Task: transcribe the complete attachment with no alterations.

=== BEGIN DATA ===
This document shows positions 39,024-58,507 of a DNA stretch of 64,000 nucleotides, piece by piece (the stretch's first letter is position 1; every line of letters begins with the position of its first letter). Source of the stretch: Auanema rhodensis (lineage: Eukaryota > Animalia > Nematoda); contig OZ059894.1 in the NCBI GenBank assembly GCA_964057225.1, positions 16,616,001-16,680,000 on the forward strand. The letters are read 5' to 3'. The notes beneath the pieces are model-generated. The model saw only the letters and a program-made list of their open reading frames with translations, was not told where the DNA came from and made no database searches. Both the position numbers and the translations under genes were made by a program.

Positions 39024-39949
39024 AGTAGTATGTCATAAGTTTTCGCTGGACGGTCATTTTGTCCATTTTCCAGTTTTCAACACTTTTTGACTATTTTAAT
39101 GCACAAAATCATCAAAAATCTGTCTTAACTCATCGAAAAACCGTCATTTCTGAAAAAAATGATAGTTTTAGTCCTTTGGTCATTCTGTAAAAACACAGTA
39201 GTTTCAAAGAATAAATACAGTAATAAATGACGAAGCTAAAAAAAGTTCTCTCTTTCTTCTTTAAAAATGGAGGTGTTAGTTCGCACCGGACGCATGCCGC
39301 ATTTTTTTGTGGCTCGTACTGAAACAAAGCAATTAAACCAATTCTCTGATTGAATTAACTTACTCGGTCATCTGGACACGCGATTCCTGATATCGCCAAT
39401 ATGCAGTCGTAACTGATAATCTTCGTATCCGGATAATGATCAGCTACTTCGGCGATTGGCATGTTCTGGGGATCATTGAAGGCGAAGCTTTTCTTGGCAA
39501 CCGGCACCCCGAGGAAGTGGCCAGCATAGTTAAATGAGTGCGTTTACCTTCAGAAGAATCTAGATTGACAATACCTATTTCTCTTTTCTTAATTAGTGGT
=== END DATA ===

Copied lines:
This document shows positions 39,024-58,507 of a DNA stretch of 64,000 nucleotides, piece by piece (the stretch's first letter is position 1; every line of letters begins with the position of its first letter). Source of the stretch: Auanema rhodensis (lineage: Eukaryota > Animalia > Nematoda); contig OZ059894.1 in the NCBI GenBank assembly GCA_964057225.1, positions 16,616,001-16,680,000 on the forward strand. The letters are read 5' to 3'. The notes beneath the pieces are model-generated. The model saw only the letters and a program-made list of their open reading frames with translations, was not told where the DNA came from and made no database searches. Both the position numbers and the translations under genes were made by a program.

Positions 39024-39949
39024 AGTAGTATGTCATAAGTTTTCGCTGGACGGTCATTTTGTCCATTTTCCAGTTTTCAACACTTTTTGACTATTTTAAT
39101 GCACAAAATCATCAAAAATCTGTCTTAACTCATCGAAAAACCGTCATTTCTGAAAAAAATGATAGTTTTAGTCCTTTGGTCATTCTGTAAAAACACAGTA
39201 GTTTCAAAGAATAAATACAGTAATAAATGACGAAGCTAAAAAAAGTTCTCTCTTTCTTCTTTAAAAATGGAGGTGTTAGTTCGCACCGGACGCATGCCGC
39301 ATTTTTTTGTGGCTCGTACTGAAACAAAGCAATTAAACCAATTCTCTGATTGAATTAACTTACTCGGTCATCTGGACACGCGATTCCTGATATCGCCAAT
39401 ATGCAGTCGTAACTGATAATCTTCGTATCCGGATAATGATCAGCTACTTCGGCGATTGGCATGTTCTGGGGATCATTGAAGGCGAAGCTTTTCTTGGCAA
39501 CCGGCACCCCGAGGAAGTGGCCAGCATAGTTAAATGAGTGCGTTTACCTTCAGAAGAATCTAGATTGACAATACCTATTTCTCTTTTCTTAATTAGTGGT